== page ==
Tracking and Separation (Visual Depth Perception 11)

We study the case of an observer moving at right angles to the aim of the head, fixing his eyes on a (fixate) point F and also observing a distractor D. The important angles for depth perception by motion parallax are and . The angle is mathematically helpful.
To animate motion in time, click the [+] next to the "time " slider and click play [>]. The changing position of the distractor on the retina is "motion parallax".



  • [Snapshot]
  • [Snapshot]
  • [Snapshot]


Fixation on causes the eyes to rotate because of the observer's continuous translation. We measure the tracking angle counterclockwise (+) from the axis (head aim direction) and call the time rate of change needed to maintain fixation the "pursuit". This is , the time derivative in the sense of calculus.
In terms of the eye parameters = node percent, = interocular distance, and = eye radius, the derivative is
This peaks at (when the denominator is largest):
The observer's translation also causes the angle separating the fixate and distraction to change, causing motion of the image of D on the retina. The time rate of change in angle from the distractor to the fixate is a "dynamic parallax" describing the moving retinal image of . This derivative is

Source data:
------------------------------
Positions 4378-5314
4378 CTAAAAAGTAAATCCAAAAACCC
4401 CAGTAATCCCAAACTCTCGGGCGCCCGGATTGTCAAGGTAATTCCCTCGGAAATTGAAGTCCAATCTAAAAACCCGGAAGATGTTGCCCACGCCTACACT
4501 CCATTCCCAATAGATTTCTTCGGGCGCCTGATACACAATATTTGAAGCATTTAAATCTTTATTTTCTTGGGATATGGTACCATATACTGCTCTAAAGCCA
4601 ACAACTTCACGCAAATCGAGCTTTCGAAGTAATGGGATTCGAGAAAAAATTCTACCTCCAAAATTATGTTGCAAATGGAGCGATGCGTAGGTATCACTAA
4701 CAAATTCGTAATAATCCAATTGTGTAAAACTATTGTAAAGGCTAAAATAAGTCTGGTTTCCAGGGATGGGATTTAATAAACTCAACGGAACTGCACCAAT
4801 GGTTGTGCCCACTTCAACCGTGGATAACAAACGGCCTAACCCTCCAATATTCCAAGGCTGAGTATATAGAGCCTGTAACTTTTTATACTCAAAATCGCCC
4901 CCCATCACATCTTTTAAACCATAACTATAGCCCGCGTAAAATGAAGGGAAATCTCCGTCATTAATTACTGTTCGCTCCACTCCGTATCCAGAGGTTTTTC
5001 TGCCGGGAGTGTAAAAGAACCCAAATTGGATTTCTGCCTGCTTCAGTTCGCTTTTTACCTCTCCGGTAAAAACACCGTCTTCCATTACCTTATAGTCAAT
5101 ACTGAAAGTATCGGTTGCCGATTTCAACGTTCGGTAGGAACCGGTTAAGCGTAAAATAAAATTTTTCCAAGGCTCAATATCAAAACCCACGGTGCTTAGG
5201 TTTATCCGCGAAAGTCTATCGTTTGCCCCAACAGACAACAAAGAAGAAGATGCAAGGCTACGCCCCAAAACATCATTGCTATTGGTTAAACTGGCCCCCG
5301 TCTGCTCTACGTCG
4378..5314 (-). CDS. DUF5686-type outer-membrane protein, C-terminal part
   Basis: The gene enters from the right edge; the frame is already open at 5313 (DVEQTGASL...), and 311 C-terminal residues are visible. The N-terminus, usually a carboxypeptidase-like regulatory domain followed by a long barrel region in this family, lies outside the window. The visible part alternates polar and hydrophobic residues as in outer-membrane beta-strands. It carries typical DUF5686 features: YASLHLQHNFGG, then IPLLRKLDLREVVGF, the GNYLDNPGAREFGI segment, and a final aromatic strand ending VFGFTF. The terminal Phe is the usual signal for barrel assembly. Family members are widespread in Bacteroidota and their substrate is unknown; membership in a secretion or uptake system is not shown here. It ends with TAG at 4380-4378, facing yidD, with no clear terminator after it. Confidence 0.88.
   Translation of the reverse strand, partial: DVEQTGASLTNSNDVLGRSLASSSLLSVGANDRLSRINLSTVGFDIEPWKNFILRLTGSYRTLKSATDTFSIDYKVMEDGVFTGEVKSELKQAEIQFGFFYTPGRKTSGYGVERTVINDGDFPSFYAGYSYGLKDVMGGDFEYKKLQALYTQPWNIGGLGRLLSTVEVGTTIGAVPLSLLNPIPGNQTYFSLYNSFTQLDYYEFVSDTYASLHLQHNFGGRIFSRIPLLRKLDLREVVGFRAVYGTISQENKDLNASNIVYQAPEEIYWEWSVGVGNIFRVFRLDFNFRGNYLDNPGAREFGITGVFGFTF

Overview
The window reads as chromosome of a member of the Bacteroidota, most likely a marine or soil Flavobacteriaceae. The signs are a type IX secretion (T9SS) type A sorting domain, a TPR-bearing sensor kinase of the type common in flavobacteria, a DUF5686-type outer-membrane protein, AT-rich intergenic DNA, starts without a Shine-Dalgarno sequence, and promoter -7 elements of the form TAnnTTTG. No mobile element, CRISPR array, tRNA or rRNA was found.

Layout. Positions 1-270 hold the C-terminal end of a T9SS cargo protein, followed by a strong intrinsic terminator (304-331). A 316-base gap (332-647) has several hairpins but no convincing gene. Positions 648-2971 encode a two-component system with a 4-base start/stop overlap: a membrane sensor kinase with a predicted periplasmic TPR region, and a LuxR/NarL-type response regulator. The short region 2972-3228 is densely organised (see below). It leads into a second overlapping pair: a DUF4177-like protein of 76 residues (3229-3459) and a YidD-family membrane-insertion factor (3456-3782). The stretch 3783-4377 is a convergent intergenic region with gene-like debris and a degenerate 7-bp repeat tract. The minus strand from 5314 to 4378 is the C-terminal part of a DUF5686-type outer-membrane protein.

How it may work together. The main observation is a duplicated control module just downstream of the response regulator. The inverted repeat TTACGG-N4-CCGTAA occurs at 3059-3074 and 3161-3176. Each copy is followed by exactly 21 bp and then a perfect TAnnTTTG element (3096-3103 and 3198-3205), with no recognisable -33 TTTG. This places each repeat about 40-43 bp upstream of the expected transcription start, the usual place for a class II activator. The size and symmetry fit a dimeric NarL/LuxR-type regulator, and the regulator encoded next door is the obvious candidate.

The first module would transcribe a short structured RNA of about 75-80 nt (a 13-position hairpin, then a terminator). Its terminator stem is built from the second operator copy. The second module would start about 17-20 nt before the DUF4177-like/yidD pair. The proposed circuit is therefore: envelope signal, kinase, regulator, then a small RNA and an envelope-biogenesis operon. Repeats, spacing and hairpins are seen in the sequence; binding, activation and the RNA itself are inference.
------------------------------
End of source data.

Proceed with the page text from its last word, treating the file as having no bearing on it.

This simplifies greatly at the time , when the eye crosses the axis:
When the distraction is in line with the eye, , and has the simple form
and the ratio of retinal motion over pursuit is
The basic case of the motion/pursuit law for relative depth from motion parallax is
    • Share:

Embed Interactive Demonstration New!

Just copy and paste this snippet of JavaScript code into your website or blog to put the live Demonstration on your site. More details »

Files require Wolfram CDF Player or Mathematica.

Mathematica »
The #1 tool for creating Demonstrations
and anything technical.
Wolfram|Alpha »
Explore anything with the first
computational knowledge engine.
MathWorld »
The web's most extensive
mathematics resource.
Course Assistant Apps »
An app for every course—
right in the palm of your hand.
Wolfram Blog »
Read our views on math,
science, and technology.
Computable Document Format »
The format that makes Demonstrations
(and any information) easy to share and
interact with.
STEM Initiative »
Programs & resources for
educators, schools & students.
Computerbasedmath.org »
Join the initiative for modernizing
math education.
Step-by-Step Solutions »
Walk through homework problems one step at a time, with hints to help along the way.
Wolfram Problem Generator »
Unlimited random practice problems and answers with built-in step-by-step solutions. Practice online or make a printable study sheet.
Wolfram Language »
Knowledge-based programming for everyone.
Powered by Wolfram Mathematica © 2017 Wolfram Demonstrations Project & Contributors  |  Terms of Use  |  Privacy Policy  |  RSS Give us your feedback
Note: To run this Demonstration you need Mathematica 7+ or the free Mathematica Player 7EX
Download or upgrade to Mathematica Player 7EX
I already have Mathematica Player or Mathematica 7+